The Governors Highway Safety Association estimates that 6,227 pedestrians were killed in Michigan and across the U.S. in 2018. Though it is only based on state highway safety office data from the first half of 2018, the estimate has serious implications. It would mean that 2018 saw the highest number of pedestrian deaths since 1990, which saw 6,482 deaths.
Various factors are involved. While passenger cars are to blame for most pedestrian deaths, the number of SUVs involved in fatal pedestrian accidents rose 50 percent from 2013 to 2017. SUVs have higher front-end profiles, making them twice as likely to kill any pedestrians they strike. There are more SUVs on the roads, too; it continues to be a best-selling vehicle and accounts for 60 percent of all new vehicles sales in the U.S.
Between 2007 and 2016, there was a 4 percent increase in the number of Americans who walk or bike. A more prominent trend has been the increase in smartphone use; the number of these devices in active use has more than quintupled between 2010 and 2017.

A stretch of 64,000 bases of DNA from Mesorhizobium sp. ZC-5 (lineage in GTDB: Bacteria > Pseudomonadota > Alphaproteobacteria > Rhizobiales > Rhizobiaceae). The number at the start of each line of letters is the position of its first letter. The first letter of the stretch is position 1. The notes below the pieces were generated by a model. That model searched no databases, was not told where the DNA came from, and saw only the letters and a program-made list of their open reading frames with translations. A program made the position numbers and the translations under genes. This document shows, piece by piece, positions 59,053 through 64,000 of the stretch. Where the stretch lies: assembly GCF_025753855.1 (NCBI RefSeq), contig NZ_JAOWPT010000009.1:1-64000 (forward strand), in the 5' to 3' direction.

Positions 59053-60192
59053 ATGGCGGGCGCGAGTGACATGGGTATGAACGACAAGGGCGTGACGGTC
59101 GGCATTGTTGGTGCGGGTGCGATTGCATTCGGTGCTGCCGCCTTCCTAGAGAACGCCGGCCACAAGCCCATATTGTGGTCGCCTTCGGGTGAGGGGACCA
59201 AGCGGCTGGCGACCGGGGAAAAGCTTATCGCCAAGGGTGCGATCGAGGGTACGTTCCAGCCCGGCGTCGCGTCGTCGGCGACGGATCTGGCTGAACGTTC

Another factor was alcohol impairment, which was behind half of all fatal pedestrian accidents in 2017. Nighttime crashes accounted for more than 90 percent of the total increase in the past decade. The GHSA is thus calling for safer road crossings and better safety programs.
When auto-pedestrian accidents are caused by the negligence or recklessness of the driver, the pedestrian may be able to file a claim. If the pedestrian died, a family member could file a wrongful death suit. A third option is to file for personal injury protection benefits under Michigan's no-fault rule. It may be wise to discuss these options with a lawyer. The victim may ultimately be compensated for medical bills, pain and suffering, lost wages and more.